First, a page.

After passing the Chocolate Fish Cafe I started to feel my energy levels deplete a little (it takes this Latte loving lass so much mental strength to keep running past a cafe!). I reached into my back pocket for an energy snack and tried to keep running, whilst chewing (hence the reason for not giving a wide toothed grin as I encountered the next photographer on the course!).
At this stage the first of the professional runners had started to zip back past, having reached the turn-around point and now on their final 5kms. I managed to call out some appreciative sounds of support (well, they were intended to sound supportive – but my vocal chords weren’t on top form at this stage).
As the turn-around point drew closer I made a quick port-a-loo visit (damn bladder isn’t what it used to be – giving birth to three babies takes its toll!).
I exited the loo with a bit of a sprint on, making up for lost minutes, before quickly sinking back to my regular pace.
With 5kms left to go, and a slight southerly head-wind, I started to feel – dare I say it – sleepy! I haven’t ever experienced this feeling on a run and it was hard for my brain to keep telling my legs to move, when a part of me just wanted to take a Sunday stroll and admire the scenery in a Zen like state.
The monotony of the road was getting to me and the wind was filtering out the beat of the Taiko drummers on the opposite side of the bay. My fellow runners were quiet and keeping one with the rhythm, making me slip into a hypnotic state of being (much like the final stages of child birth, before the big push!).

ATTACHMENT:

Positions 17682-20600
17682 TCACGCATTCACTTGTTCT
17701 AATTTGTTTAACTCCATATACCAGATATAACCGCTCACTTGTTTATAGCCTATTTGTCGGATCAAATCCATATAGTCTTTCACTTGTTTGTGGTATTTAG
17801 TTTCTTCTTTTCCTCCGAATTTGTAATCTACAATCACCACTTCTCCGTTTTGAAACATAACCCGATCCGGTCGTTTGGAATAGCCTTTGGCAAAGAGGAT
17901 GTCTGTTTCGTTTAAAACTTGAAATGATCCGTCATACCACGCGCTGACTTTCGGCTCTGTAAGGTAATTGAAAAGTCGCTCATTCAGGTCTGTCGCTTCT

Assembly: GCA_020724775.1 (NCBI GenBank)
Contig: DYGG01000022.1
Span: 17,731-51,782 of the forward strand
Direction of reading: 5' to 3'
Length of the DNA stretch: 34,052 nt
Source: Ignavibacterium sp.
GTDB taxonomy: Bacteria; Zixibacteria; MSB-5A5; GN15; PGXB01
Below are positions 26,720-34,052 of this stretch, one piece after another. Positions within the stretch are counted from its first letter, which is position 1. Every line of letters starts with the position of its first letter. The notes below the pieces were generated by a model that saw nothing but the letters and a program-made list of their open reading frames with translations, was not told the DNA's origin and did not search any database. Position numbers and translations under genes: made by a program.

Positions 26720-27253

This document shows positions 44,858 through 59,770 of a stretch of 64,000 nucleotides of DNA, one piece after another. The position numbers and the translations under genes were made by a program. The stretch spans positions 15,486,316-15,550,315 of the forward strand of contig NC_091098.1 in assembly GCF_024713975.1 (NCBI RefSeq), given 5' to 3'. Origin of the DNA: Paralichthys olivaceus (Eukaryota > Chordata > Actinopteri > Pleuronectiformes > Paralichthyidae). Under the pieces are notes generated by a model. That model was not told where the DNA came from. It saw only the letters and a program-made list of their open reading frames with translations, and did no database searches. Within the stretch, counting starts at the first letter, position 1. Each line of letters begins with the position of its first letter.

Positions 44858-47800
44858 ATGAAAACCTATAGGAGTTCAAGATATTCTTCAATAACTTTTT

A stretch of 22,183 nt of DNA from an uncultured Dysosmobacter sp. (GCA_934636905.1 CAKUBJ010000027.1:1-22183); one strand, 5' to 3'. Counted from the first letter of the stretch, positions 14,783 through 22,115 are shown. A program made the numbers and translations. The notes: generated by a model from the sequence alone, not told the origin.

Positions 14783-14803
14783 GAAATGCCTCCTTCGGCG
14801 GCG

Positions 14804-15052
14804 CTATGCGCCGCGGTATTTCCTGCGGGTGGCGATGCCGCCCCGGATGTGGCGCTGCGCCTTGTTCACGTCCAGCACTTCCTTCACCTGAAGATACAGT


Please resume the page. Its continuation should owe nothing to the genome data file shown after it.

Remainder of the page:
I was relieved when the call of ‘MERGING’ reached my ears from up ahead. The 10km runners were all reaching their turn-around point and merging with the half-marathon runners, to complete the final 2km together. We all squeezed our bodies into a narrow formation and the different paces and confined space gave me the wake up jolt I needed. I suddenly had to engage my brain to make sure my legs didn’t trip up a fellow runner. I wanted to keep my pace going, but it was hard to do this and dodge the bodies. Part of me was begrudging having to manoeuvre around so many people, when I was feeling so tired, but the other half of me realised that this was just the mental challenge I needed to keep my focus and finish toward the finish line with my legs still moving at a half decent pace!
The last kilometre of the run was cheered on by supporters. I tried to spot my hubby in the crowd (he was aiming to be there, with at least one of our three daughters, to meet me at the finish line), but to no avail.
I crossed the finish line with a feeling of relief and satisfaction (and perhaps an over zealous thank-you to the person that so graciously gave me a banana and a bottle of water!).
I was delighted with the medal (always like a bit of bling!) that had so many of Welly’s fabulous land-marks on it; but more delighted with the banana in the first few minutes after finishing.
I found a space on the grass to stretch down, wondering if hubby had made it after all, when all of a sudden my youngest daughter jumped on me with a shout of ‘Boo!’. I was so, so happy to see her and my hubby.
They had spotted me on the final leg of the half-marathon, but weren’t close enough to call out, and seeing them a few minutes after finishing was just what I needed to get my bounce back (actually my bounce wasn’t really restored until I’d had a shower and a nano-nap… after all, I was scheduled to take my youngest daughter to a children’s Birthday party later that afternoon!).
I do love this iconic event in Welly. It was the second time I’d ran the half-marathon round the bays, but next year I reckon I’ll try to get my daughters along and do the 6.5km family event with them.